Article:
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USA 1959
Directed by
Otto Preminger
160 minutes
Rated M

Reviewed by
Bernard Hemingway
3 stars

Anatomy Of A Murder

Otto Preminger's courtroom drama about a lawyer (James Stewart) defending a soldier (Ben Gazzara) for having killed a man who allegedly raped his wife (Lee Remick) created quite a sensation in its day for its sexual frankness. Despite the shift in screen standards this quality (including a certain prurient overlay) can still be appreciated although the protracted trial proceedings are heavier weather and are not made any lighter by Stewart's typical gee-willikins-I-could-be-fishin' characterisation.

Based on an actual 1952 murder as described in the best-selling novel by Michigan Supreme Court Justice, John D. Voelker (using the pen name Robert Traver), the film was shot on location in Michigan's Upper Peninsula with the trial scenes being filmed in the Marquette County courthouse and Voelker's own 80-year-old house was used as the home and office of attorney, Paul Biegler. Wendell Mayes's screenplay spends a lot of time establishing the characters and then much more on the cat-and-mouse developments of the trial. Disappointingly, however, there are no final summing up statements.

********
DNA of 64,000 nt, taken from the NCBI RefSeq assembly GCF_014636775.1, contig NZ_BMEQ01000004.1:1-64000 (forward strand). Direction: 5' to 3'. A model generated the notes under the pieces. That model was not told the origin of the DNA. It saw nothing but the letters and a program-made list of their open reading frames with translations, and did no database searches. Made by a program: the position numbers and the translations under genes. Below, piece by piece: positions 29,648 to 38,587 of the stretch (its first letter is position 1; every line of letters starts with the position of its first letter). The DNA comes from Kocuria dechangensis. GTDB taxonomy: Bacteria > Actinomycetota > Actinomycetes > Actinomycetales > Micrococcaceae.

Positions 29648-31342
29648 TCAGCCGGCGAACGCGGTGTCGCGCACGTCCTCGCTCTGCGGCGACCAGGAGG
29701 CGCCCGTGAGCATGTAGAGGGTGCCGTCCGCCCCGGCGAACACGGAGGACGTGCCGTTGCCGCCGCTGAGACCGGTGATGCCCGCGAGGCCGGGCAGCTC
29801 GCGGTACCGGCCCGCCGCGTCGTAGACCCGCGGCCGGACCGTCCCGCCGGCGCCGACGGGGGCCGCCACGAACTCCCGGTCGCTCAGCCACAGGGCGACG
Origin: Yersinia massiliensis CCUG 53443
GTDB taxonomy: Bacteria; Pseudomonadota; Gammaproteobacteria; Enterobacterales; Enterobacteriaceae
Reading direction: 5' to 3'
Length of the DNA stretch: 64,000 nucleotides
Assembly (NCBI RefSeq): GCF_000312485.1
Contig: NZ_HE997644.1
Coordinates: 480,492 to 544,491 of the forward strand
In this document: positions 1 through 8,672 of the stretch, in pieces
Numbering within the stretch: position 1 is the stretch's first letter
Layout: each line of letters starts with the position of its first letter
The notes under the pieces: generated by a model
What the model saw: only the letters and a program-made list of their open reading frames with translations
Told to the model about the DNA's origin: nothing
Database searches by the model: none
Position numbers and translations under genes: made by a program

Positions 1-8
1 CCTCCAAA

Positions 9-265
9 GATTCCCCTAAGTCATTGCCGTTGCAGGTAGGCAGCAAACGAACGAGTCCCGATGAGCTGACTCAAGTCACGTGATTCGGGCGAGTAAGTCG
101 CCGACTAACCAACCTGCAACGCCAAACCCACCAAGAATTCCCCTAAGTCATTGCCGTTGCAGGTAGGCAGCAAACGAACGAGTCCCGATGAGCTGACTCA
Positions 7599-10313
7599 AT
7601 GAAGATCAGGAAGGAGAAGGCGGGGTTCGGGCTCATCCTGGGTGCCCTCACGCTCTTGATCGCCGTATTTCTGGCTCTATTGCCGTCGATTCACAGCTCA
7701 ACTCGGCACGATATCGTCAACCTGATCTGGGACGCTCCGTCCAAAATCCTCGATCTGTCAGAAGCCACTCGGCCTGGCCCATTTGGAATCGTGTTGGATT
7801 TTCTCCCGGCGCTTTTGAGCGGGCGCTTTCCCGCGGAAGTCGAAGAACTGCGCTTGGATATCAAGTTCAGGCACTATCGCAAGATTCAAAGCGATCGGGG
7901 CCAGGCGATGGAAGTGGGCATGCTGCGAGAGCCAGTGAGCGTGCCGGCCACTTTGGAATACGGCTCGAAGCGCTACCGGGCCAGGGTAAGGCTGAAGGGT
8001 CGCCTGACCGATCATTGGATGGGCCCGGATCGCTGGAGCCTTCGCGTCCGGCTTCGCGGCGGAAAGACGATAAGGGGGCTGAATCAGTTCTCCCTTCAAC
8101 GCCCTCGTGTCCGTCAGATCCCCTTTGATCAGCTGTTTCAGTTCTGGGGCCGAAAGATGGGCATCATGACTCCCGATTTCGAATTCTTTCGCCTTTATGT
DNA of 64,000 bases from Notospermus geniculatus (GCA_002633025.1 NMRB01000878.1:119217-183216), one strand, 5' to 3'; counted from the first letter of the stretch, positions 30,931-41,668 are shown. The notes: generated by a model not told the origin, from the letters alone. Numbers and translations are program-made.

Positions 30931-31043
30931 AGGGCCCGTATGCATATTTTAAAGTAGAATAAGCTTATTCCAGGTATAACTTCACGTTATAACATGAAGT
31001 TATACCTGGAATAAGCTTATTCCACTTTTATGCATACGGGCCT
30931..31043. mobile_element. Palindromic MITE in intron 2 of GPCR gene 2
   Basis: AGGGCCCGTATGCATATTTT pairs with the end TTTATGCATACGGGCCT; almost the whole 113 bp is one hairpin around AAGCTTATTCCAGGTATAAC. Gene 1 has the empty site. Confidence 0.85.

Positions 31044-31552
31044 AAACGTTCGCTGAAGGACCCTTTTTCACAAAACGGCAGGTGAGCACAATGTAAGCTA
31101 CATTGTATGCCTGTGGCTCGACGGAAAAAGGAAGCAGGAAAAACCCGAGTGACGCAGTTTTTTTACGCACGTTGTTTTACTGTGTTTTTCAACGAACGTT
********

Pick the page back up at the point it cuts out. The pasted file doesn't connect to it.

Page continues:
As might be expected given its authorial source, the script works on 2 levels, one a detailed description of the trial, the other a commentary on the strategies used by the opposing counsels (this is largely done through the character of the presiding judge (played by Joseph Welch who was a lawyer in real life and went on to become a judge). Despite the noir-ish opening of the film and Remick's sex kitten playfulness (unconvincing in a woman alleged to have been brutally raped a mere 3 days before), once the trial begins Preminger falls into a more matter-of-fact mode and the film plods through to its witty ending. The high point of the film is the battle of wits between folksily cunning Stewart and George C. Scott's arrogant prosecuting attorney with some humour being provided by Welch's comments and Eve Arden's caustic humour (and less by Arthur O'Connell's happy-go-lucky drunk). Topping things off there's Saul Bass's opening title sequence and the much-vaunted score by Duke Ellington who appears (rather incongruously) with his band.




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